My family lives on the north side of Houston on the border between two suburbs called Spring and Humble. (Humble is pronounced with a silent “H”…as in “Umble”. Pronounce it as it is spelled and you immediately identify yourself as an out-of-towner). Our neighborhood is directly north of Bush Intercontinental Airport…one of two major airports in Houston. North is generally where you want to be when hurricane season arrives.
It will mean something to us for some time.
The people on our street were very lucky and did not get water in their houses generally. It was REALLY close, however, and some of the surrounding areas were not so lucky.
About 10 years ago an extension to our neighborhood was built a short 5 minute walk from our house.
The homes were newer, not extravagant, but tempting. We considered purchasing a home there. We did some touring around the area today to see how everyone fared. These picture are what we saw in that newer section a short 5 minutes from our home.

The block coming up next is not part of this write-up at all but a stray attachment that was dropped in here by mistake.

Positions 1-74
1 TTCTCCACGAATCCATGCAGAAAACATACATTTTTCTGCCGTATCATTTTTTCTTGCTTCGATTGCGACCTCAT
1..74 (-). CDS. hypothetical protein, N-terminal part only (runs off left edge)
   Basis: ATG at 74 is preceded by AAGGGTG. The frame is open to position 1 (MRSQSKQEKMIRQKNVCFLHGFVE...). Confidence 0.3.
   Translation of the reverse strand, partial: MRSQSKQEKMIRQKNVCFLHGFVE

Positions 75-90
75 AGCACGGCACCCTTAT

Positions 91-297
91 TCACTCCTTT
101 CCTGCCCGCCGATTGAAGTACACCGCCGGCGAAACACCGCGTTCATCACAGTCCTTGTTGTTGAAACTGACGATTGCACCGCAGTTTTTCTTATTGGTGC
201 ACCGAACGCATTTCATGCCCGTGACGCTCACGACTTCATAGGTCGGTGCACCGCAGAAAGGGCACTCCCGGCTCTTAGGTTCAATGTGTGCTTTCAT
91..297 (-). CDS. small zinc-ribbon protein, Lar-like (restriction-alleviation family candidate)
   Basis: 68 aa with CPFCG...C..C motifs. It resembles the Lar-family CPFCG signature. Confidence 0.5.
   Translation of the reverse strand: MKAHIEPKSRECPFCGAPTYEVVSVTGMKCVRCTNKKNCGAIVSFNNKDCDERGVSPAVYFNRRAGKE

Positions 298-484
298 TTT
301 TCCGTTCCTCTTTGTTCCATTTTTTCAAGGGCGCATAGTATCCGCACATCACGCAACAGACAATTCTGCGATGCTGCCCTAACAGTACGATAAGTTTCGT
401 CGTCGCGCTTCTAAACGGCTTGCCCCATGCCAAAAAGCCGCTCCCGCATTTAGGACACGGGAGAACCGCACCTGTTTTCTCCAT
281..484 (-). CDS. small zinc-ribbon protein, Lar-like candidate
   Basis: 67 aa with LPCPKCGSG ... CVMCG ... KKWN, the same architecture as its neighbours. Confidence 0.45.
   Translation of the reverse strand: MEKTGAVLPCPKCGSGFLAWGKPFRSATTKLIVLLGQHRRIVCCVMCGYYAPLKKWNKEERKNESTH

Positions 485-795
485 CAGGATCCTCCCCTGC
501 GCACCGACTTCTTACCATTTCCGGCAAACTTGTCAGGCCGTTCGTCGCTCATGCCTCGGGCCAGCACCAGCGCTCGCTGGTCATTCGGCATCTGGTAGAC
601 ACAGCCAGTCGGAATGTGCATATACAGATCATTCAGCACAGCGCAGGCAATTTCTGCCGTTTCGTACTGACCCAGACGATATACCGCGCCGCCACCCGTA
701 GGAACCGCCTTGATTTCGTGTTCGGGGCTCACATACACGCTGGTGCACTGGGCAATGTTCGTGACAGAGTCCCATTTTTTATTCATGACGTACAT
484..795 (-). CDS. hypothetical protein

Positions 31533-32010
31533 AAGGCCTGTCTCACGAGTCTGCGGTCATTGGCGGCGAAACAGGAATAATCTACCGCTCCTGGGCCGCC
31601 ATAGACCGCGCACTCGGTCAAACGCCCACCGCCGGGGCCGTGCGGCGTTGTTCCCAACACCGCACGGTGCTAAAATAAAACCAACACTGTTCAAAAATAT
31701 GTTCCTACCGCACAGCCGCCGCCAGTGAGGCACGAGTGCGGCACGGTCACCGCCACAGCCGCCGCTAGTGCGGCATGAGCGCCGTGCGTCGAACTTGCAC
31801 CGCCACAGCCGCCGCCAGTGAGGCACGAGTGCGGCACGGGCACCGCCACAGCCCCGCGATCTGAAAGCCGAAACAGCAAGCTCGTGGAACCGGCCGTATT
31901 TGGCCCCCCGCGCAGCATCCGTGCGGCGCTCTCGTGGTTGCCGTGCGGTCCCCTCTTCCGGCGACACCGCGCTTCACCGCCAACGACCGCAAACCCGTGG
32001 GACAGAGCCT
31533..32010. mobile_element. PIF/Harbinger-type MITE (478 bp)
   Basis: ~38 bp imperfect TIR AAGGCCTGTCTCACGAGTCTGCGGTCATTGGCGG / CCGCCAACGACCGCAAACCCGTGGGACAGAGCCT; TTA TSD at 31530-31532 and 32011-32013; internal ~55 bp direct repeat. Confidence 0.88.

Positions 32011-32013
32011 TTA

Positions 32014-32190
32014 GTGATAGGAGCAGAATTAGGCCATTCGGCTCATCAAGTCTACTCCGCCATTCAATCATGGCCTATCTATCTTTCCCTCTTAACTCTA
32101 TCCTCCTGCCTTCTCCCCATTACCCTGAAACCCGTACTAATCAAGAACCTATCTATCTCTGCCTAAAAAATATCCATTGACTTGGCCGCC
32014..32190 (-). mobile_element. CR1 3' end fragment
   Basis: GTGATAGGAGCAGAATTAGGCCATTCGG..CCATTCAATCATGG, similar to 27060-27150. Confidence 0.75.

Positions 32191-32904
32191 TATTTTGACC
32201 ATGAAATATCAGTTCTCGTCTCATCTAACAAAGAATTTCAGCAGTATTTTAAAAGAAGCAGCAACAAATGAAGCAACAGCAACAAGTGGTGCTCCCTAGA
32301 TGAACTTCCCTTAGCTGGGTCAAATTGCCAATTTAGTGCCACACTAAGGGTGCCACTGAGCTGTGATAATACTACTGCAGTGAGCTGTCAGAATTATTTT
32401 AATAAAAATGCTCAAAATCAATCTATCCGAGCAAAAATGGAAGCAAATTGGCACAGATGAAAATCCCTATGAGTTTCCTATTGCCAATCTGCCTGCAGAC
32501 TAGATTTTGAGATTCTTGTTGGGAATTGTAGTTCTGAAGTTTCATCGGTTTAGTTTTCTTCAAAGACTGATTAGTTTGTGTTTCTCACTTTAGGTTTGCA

I think one of the things that I would say about this is that the nature of flooding is that parts of it are predictable and parts of it are not.
What is the elevation of your home? Predictable.
What is the proximity to a creek or drainage system. Predictable but also potentially changing as development occurs.
What were the historic water levels for flooding events in the area? Knowable but records are being broken in recent years.
The north side of Houston is going through a growth spurt recently…mostly related to the completion of a section of freeway called the Grand Parkway. This is the third and latest loop around Houston and every time one is built business booms around it as you would expect.
That loop and all the new concrete associated with it makes the flooding in the area less predictable. And now that it just got tested from a drainage standpoint it will be interesting to see how it all shook out.